Full mouth from the front, lips retracted. As a father, one of the most common questions I get from my two boys is “Why?” Why this, why that, why me, why now – and the list goes on. Sometimes it's frustrating to have this question thrown at you, but it does make you think about things you might never have questioned before. Asking “Why” has become one of the most interesting things for me in dentistry.

WHY makes me question what I'm doing and the way I'm doing it. It helps me gain insight for each particular patient's situation, something routinely overlooked in dentistry, and often in medicine as well.

A great example is this patient who recently came into my office with his crown off and asked if I could put it back on. He had no pain or sensitivity, and no immediate other concerns, he just didn't like being without a front tooth. As we talked about his past dental experiences I learned that he had been treated with orthodontics and had peg laterals that were restored post-ortho with crowns, one of which was currently off, again.

It turns out that this was the third time in less than a year this crown had come off and it had been redone once since it was completed three years ago. I could have simply continued the cycle and recemented the crown or I could change his expectation and ask why? Why did it come off again? Why was it redone? Why did it come off three times in the past year? Why do you want me to recement it if it's going to come off again?

I started off with the usually questions about habits and the patient reported that he doesn't eat anything sticky or hard and reports no habits such as chewing ice, biting nails, etc. When I asked him if he had any awareness of clenching or grinding his teeth, his response was common, “I don't think I do.”

As I looked around, I observed wear facets and hence, indications of clenching and grinding. Perhaps this is the answer to why he is losing his crown so often? Maybe not, but I just have to ask, “Why?”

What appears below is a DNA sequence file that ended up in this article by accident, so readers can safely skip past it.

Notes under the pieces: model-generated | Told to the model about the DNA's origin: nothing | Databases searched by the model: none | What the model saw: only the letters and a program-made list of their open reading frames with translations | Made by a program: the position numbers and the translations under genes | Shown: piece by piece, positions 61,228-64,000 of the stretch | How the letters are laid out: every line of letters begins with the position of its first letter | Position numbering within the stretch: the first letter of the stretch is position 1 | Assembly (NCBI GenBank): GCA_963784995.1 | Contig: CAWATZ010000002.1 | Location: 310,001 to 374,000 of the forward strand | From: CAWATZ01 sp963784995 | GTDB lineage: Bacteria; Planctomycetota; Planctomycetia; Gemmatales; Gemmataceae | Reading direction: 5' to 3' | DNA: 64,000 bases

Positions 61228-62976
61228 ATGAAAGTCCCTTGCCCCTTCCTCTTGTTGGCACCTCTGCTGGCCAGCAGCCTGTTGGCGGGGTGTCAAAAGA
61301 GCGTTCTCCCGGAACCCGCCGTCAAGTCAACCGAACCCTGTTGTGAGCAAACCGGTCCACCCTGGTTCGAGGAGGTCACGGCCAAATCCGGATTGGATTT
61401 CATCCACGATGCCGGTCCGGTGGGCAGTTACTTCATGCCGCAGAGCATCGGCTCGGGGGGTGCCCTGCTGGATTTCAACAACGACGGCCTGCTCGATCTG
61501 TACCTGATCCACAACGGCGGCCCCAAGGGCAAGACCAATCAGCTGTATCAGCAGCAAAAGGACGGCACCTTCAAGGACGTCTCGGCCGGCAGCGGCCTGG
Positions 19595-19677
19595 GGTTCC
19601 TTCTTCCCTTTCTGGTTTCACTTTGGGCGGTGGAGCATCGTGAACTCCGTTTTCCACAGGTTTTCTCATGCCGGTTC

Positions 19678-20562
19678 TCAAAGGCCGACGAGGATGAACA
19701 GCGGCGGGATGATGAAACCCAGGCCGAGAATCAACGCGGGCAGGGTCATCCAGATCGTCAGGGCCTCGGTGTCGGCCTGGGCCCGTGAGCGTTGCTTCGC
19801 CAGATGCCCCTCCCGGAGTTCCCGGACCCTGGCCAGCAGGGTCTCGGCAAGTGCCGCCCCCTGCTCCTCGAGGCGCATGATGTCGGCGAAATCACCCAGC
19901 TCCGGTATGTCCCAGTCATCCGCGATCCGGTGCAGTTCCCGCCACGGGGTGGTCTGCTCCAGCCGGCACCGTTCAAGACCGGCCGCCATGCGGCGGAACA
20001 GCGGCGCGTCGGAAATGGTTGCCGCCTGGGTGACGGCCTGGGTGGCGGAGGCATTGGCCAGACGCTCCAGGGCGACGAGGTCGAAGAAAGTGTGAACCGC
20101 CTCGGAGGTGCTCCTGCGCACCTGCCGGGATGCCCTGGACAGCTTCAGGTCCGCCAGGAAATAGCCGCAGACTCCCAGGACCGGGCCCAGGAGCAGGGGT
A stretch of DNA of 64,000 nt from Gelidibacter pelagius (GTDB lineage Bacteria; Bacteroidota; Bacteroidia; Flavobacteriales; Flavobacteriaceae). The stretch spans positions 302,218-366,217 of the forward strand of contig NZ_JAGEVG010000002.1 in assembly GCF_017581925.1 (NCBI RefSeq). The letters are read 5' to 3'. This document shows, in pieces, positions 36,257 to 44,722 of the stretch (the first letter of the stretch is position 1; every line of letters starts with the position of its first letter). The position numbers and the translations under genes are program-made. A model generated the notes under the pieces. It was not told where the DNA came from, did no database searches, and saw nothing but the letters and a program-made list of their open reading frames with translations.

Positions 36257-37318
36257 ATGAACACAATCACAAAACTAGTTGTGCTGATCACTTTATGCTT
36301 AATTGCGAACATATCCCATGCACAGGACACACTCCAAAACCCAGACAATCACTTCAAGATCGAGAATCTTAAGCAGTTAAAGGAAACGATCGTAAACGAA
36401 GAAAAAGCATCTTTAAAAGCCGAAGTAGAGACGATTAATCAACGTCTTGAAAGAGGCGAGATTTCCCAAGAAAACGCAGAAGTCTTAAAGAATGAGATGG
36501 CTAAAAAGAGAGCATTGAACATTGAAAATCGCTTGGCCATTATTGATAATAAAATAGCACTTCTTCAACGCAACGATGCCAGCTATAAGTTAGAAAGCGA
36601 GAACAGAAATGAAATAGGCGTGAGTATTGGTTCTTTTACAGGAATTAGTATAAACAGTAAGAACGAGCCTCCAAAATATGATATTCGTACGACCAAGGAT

I realize that patient's probably start to feel like I do when the litany begins from the boys. I usually just want to get something sorted out or understood and move on to the next thing to get it done; however, they want more, they want to know why. So do I. What WHY questions do you have as you think about this patient?

Jeff Lineberry DDS, www.jefflineberrydds.com


Commenter's Profile Image Paul Ganucheau
April 9th, 2012
My question is why is there so much wear on #'s 11 and 22? The incisal edge of 11 is really worn down. And it seems to me that there is a lot of wear on the facial surface of #22. Is he really constricted on the lower arch? Seems the lower anteriors are tipped lingually. Paul
Commenter's Profile Image Mike Weisbrod
April 9th, 2012
Why hasn't the other crown/veneer come off?
Commenter's Profile Image Jeff Lineberry
April 10th, 2012
Paul: You are thinking along the right lines when it comes to the wear, especially on the lower arch. I will share some photos on the next posting to help clarify how this is impacting things, but great "why" questions of why there is wear, arch restrictions, etc. Mike: Another great "why" question: yes, I asked that one too and yes, it has come off and been redone once, but has been intact since then. I will show more photos with the next posting to help gain some more insight. Thanks for the comments/questions.....